Lane leads Ole Miss to 20-3 victory in Egg Bowl
Ole Miss quarterback Robert Lane (15) runs upfield as Mississippi State’s Slovakia Griffith (25) closes in during Saturday’s Egg Bowl game in Oxford. (Meredith SpencerThe Vicksburg Post)
[11/28/04]OXFORD Freshman Robert Lane entered the game with confidence and established himself at quarterback for Ole Miss, delivering a clutch performance against the Rebels’ in-state rivals.
Lane threw for 108 yards with a touchdown and rushed for another 97 yards and a score to lead Ole Miss to a 20-3 win over Mississippi State in the Egg Bowl on Saturday. The victory marked the third straight in the rivalry for Ole Miss, which now leads the all-time series 58-37-6.
“We knew that they had improved from earlier in the season,” Lane said. “We had a great week of practice, and we were motivated to end this season on a winning note.”
Ole Miss coach David Cutcliffe echoed Lane’s sentiments.
“I told our squad it’s amazing what can happen when you play together,” he said. “That was a solid, sound performance.”
Ole Miss ended a four-game losing streak, while Mississippi State ran its slide to three games to end the season. The Bulldogs have lost 12 consecutive road games and 15 straight against Southeastern Conference Western Division opponents.
MSU (3-8, 2-6 SEC) forced three interceptions and a fumble but never was able to capitalize with touchdowns. Ultimately, the defense tired out down the stretch from being on the field too long.
“They played hard, and they definitely played well enough to win,” MSU coach Sylvester Croom said of Ole Miss. “Bottom line, they had opportunities to make big plays and they made them. We didn’t.”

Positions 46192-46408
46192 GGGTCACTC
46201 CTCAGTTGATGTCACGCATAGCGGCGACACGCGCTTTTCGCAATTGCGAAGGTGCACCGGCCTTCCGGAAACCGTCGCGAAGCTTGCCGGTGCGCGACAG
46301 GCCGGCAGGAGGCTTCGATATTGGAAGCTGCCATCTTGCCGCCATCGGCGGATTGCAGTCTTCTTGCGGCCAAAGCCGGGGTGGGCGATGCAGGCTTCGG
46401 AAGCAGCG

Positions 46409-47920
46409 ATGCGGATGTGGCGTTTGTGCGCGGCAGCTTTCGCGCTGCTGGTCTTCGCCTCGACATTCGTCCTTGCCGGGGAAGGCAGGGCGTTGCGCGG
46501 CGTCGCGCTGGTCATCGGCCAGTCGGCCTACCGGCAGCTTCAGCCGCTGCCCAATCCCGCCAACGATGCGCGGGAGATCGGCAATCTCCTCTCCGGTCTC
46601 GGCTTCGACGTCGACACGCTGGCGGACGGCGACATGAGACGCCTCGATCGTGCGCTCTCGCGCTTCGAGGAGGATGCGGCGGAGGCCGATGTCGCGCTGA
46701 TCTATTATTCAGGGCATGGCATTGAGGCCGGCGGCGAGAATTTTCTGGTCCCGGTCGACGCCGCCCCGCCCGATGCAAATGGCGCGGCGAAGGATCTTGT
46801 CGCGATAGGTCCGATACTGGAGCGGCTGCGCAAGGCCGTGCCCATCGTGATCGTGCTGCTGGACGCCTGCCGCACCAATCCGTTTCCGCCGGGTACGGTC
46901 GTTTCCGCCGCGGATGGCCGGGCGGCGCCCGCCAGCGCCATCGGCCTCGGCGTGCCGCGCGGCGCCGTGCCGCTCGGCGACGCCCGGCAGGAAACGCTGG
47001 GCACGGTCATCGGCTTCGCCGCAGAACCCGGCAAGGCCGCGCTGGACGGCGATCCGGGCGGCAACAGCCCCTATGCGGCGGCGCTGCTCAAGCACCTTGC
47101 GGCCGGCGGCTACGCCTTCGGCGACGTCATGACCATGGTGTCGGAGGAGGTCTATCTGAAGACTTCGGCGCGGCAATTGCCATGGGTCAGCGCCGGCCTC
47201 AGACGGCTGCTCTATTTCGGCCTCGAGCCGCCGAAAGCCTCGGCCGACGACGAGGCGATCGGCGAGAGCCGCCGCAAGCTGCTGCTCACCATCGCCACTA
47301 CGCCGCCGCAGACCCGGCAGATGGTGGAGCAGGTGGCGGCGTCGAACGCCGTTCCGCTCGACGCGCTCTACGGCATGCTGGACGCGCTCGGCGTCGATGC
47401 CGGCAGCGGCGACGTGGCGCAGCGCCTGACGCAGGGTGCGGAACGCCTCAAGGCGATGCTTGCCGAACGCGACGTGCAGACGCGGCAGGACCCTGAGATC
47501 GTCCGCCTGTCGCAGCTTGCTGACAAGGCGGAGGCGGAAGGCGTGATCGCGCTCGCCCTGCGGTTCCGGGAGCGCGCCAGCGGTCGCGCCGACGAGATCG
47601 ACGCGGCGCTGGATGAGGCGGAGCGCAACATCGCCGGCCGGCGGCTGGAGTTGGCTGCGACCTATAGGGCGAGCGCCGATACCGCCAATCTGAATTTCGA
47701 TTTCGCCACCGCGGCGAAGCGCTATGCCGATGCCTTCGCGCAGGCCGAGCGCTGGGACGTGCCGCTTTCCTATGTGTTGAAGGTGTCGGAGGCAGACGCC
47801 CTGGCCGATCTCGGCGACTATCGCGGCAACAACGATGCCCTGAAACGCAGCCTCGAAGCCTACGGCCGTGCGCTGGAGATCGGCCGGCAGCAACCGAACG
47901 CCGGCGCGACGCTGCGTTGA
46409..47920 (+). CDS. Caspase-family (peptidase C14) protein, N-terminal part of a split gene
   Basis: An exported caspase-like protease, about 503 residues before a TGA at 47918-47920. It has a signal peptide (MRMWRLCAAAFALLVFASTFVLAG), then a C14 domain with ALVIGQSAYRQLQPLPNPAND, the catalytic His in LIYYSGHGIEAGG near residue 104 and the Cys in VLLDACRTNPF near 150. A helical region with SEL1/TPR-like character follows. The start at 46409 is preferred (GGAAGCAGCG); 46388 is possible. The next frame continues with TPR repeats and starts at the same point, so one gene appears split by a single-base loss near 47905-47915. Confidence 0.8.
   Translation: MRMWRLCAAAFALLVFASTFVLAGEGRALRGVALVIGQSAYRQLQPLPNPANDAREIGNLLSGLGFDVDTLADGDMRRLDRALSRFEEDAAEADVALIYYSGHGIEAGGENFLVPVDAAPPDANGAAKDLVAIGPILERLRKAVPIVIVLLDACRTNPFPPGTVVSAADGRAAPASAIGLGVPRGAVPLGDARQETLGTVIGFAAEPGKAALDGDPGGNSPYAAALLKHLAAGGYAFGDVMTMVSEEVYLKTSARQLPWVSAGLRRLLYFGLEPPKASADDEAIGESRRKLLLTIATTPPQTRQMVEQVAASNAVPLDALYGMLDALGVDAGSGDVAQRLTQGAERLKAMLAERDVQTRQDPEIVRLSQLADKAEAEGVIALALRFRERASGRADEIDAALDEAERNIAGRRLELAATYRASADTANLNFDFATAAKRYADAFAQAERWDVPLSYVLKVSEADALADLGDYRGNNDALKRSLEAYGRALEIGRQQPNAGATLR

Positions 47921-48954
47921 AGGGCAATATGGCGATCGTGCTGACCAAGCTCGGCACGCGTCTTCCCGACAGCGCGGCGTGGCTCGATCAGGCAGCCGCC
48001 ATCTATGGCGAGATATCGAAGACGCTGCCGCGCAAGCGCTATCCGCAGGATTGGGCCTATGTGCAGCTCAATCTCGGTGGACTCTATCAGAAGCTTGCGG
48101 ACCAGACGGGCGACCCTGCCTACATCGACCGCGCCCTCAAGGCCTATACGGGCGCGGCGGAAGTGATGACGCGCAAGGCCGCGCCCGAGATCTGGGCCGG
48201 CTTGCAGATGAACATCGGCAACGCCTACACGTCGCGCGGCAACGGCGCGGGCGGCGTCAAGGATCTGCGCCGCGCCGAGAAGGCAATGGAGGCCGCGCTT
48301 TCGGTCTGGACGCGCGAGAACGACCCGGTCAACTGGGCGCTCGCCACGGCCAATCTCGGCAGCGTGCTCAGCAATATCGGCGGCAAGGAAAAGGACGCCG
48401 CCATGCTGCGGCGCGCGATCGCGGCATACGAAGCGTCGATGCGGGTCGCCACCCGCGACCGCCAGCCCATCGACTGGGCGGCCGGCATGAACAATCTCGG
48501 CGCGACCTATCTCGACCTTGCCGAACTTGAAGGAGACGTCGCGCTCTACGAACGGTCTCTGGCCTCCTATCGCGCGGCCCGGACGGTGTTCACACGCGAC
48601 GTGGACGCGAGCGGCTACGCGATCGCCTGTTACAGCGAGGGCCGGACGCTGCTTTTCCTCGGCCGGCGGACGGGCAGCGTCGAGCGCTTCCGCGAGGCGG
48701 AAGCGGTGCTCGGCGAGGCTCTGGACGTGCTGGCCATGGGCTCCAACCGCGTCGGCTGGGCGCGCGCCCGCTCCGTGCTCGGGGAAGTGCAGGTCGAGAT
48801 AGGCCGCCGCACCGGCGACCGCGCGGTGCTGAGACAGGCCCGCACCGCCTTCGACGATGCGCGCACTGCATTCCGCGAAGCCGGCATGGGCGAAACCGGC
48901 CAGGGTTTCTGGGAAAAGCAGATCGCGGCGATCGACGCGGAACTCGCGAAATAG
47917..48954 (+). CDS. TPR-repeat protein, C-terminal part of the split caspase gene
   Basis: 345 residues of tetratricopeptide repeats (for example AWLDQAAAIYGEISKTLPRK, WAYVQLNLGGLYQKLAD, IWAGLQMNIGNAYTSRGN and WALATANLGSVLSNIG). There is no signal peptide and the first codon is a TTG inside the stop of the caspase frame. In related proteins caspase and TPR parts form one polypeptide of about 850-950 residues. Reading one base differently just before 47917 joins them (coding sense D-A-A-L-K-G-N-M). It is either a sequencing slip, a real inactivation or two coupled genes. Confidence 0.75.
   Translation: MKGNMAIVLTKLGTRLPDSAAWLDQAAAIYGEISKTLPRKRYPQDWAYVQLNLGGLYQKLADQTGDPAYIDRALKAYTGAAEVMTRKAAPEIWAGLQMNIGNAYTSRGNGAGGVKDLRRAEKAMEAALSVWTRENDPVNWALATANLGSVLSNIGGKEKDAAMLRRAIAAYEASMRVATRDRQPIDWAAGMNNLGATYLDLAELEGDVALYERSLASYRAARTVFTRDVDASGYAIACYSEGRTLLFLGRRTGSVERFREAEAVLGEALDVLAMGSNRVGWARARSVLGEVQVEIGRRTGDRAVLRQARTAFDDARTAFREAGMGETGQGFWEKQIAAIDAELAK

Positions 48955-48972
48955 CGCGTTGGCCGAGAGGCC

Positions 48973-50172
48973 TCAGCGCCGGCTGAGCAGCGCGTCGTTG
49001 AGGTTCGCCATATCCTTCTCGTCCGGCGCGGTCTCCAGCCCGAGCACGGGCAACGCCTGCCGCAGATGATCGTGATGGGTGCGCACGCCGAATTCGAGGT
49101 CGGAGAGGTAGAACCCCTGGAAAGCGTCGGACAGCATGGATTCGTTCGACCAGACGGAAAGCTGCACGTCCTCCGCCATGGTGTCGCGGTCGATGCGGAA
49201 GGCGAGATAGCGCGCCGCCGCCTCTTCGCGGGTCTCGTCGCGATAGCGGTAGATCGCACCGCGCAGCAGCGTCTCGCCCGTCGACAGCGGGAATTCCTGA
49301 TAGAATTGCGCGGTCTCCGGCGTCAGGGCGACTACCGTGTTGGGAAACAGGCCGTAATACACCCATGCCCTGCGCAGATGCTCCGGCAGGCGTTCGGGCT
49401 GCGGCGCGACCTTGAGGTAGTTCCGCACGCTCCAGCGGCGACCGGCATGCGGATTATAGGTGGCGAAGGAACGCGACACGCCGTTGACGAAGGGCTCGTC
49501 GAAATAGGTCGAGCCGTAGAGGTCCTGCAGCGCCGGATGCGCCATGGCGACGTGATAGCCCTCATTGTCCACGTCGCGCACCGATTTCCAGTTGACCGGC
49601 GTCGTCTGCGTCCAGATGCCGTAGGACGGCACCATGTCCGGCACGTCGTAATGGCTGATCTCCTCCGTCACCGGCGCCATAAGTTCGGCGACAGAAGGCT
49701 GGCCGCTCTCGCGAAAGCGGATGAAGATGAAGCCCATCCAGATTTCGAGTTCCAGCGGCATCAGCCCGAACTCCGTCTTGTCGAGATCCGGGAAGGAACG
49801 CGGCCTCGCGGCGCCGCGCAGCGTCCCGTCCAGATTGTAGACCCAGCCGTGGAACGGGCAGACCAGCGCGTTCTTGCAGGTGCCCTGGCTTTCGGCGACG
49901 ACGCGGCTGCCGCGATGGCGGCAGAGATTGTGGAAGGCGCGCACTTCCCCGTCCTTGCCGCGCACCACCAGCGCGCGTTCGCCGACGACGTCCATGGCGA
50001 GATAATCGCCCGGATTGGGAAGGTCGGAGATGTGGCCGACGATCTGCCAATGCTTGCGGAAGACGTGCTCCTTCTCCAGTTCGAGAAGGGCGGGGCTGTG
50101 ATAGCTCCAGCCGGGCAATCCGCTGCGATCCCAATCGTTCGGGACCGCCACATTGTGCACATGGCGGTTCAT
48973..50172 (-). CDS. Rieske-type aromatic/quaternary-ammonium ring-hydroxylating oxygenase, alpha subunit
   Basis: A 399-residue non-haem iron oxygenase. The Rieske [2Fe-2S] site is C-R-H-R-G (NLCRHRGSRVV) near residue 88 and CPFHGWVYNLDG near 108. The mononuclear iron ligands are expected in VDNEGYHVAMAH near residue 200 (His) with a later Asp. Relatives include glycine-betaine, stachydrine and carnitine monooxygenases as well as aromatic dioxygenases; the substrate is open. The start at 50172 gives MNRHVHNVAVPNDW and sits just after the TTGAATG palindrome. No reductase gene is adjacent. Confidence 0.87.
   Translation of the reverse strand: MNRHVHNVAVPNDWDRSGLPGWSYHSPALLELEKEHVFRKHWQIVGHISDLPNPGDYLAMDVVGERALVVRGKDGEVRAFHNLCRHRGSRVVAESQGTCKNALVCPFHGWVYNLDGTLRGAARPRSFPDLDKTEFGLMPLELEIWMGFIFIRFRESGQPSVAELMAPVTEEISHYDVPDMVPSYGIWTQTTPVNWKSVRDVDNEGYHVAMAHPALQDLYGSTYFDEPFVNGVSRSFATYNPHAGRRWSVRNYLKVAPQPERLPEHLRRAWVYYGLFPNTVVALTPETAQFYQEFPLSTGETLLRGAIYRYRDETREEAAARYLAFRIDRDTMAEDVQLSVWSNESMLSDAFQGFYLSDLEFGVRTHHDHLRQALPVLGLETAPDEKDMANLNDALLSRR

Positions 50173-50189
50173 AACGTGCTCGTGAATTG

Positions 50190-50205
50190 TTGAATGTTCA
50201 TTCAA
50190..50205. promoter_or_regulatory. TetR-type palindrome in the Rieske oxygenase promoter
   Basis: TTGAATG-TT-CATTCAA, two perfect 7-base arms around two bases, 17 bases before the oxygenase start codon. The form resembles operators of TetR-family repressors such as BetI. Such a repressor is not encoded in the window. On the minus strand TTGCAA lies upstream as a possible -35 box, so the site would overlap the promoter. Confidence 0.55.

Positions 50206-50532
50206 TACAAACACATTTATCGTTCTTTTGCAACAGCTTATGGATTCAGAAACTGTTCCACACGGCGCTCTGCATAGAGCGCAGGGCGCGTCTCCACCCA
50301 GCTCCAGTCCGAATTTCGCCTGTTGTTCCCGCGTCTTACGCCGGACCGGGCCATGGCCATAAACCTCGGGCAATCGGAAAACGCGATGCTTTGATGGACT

The knockout blow for Ole Miss (4-7, 3-5) came between the third and fourth quarters, when Lane led the Rebels on a 16-play, 98-yard scoring drive that sapped 6 minutes, 57 seconds off the clock and put Ole Miss ahead 17-3.
“It was a big drive for us,” Lane said. “It was funny, I went into the huddle before we even ran the first play and I told the offensive linemen and everybody that we’re going to take this and score right here, we’re going to do it. Sure enough, that’s what we did.”
The Rebels’ defense also dominated the Bulldogs, holding them to 220 total yards on 54 plays with only three first downs. MSU went three-and-out on its first five possessions, totaling minus-seven yards. The Bulldogs also fumbled five times, losing two, and had one interception.
Jerious Norwood gained only 24 yards on 11 carries for his second-worst performance of the season. Norwood had 17 yards on 11 carries in a 51-0 loss to LSU on Sept. 25.
“It all starts with the line,” Croom said. “Jerious Norwood did not have one of his better games either, that’s the problem. If we can’t run the football, we are going to have problems. It definitely hurt us because he was one of our captains. His leadership and experience went away, and that hurt us.”
Ole Miss piled up 421 yards, most of which came from a powerful running game.
The Rebels dominated the line of scrimmage in a physical matchup, rushing for 283 yards the same amount Auburn’s vaunted ground game had against the Bulldogs.